How long it will take to make that determination was unknown late Sunday morning, but Gallegos said residents should check nmroads.com for the latest updates and to keep an eye on local news outlets for new information. 

Gallegos said the department would be monitoring other river crossings for possible problems since the river is running so high.

Image from Google maps
The red rectangle indicates about where the collapse occurred.

High flows in the Rio Grande have pushed large volumes of water into the Lower Peralta Riverside Drain east of the river, which is its purpose. The drains serve as a catchment for river water during high flow years, and help prevent water from flooding further into the valley. The seepage is carried south to beyond the city of Belen.

While the riverside drain is part of the Middle Rio Grande Conservancy District’s infrastructure, district CEO and Chief Engineer Jason Casuga said the culverts under the roadway have been DOT’s to maintain since 1989, when the highway was widened to four lanes.

“When they were doing the new bridge, they replaced the culverts on the west side (of the river) but not the east side. I don’t know why,” Casuga said. N.M. 6 crosses the Los Chavez Lateral on the west side of the Rio Grande.

Casuga said the district would do everything it could to bring down the river flow so DOT could make the necessary repairs.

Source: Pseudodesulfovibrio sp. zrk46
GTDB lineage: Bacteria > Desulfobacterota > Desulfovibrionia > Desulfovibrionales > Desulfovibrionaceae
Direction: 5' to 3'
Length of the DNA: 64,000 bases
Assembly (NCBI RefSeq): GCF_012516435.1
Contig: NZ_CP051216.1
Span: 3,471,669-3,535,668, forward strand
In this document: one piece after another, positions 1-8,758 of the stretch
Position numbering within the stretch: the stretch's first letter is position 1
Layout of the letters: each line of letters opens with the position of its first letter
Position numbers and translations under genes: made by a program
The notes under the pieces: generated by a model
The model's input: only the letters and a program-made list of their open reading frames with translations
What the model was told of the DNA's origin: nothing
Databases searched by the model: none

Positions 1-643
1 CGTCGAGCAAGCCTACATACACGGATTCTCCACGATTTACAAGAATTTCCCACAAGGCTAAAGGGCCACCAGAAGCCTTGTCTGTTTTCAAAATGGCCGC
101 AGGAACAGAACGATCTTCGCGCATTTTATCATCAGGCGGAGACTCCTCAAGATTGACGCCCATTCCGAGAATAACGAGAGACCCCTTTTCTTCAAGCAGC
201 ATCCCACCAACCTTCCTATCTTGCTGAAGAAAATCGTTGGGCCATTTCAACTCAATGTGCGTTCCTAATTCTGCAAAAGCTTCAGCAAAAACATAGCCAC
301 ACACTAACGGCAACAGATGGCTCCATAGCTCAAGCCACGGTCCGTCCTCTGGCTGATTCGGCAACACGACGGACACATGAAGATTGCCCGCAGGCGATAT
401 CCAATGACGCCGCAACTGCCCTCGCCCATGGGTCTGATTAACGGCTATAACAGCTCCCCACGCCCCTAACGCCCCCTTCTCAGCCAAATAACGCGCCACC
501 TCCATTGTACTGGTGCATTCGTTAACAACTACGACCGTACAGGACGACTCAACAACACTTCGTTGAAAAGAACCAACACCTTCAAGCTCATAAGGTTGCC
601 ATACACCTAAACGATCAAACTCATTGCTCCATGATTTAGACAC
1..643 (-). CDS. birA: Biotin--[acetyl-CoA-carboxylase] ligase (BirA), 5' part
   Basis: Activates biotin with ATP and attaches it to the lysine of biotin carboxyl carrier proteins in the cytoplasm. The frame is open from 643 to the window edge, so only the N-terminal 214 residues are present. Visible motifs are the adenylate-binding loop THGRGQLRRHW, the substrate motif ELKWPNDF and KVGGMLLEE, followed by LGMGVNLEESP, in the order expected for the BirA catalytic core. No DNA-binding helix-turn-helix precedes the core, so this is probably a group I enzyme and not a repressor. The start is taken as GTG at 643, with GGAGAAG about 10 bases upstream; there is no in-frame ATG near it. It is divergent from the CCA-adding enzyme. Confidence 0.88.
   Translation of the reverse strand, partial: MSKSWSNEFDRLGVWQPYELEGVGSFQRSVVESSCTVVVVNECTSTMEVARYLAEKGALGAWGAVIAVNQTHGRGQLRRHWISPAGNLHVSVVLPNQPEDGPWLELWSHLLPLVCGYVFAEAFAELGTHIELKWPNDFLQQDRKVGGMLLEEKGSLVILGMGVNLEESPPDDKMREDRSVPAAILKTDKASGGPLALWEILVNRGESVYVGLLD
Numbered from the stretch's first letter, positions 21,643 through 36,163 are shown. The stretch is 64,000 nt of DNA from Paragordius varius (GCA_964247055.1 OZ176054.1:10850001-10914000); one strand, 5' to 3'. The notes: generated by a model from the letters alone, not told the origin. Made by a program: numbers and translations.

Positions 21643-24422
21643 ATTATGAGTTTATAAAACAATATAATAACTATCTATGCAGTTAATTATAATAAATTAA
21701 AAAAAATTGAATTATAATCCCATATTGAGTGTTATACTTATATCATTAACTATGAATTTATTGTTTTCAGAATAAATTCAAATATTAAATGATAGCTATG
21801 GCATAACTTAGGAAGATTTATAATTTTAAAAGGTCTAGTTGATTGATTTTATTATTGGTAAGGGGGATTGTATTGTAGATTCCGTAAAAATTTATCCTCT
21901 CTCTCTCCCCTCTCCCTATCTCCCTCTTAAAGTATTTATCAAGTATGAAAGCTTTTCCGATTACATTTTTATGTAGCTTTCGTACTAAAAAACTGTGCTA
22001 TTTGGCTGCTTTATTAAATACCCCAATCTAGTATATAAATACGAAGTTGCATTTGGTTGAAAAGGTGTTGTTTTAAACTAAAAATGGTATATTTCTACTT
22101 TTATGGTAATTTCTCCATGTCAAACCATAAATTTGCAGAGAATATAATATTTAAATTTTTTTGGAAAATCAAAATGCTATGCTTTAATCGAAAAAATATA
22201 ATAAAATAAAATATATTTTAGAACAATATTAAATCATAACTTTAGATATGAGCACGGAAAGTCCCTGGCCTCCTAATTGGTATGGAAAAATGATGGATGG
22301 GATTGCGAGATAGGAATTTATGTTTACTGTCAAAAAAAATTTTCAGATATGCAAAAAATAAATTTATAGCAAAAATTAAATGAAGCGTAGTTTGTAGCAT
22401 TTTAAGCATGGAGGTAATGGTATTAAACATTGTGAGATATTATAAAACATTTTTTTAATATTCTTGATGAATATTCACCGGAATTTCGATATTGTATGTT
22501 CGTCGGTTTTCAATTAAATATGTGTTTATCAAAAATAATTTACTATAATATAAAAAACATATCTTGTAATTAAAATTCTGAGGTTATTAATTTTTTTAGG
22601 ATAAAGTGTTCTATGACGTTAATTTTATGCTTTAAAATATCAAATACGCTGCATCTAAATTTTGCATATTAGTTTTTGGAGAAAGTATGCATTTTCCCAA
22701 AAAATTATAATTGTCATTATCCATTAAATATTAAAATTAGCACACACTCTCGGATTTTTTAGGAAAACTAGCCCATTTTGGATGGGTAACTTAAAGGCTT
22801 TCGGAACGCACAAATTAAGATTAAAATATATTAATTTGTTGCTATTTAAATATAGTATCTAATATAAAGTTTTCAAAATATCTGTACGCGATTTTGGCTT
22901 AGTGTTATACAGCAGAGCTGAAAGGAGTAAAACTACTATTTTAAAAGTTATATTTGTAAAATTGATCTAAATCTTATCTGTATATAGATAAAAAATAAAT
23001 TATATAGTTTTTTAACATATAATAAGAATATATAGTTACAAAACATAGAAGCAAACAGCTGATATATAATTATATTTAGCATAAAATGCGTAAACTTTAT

“To do that, we’re going to have to talk to the Army Corps of Engineers to see if they will alter their operations to divert at Cochiti and store (water) at Cochiti Dam,” he said. “This is not MRGCD infrastructure but it just shows there is a lot of old infrastructure out there. That culvert has probably been in the ground for 30 years.

“I’m not sure why it wasn’t replaced. This is a main artery in the community and we’ll do everything we can to help.”

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Felina Martinez was born and raised in Valencia County. She graduated from the University of New Mexico in 2021. During her time at UNM, she studied interdisciplinary film, digital media and journalism. She covers the village of Los Lunas, Los Lunas Schools, the School of Dreams Academy and the town of Peralta.

Julia M. Dendinger began working at the VCNB in 2006. She covers Valencia County government, Belen Consolidated Schools and the village of Bosque Farms. She is a member of the Society of Professional Journalists Rio Grande chapter’s board of directors.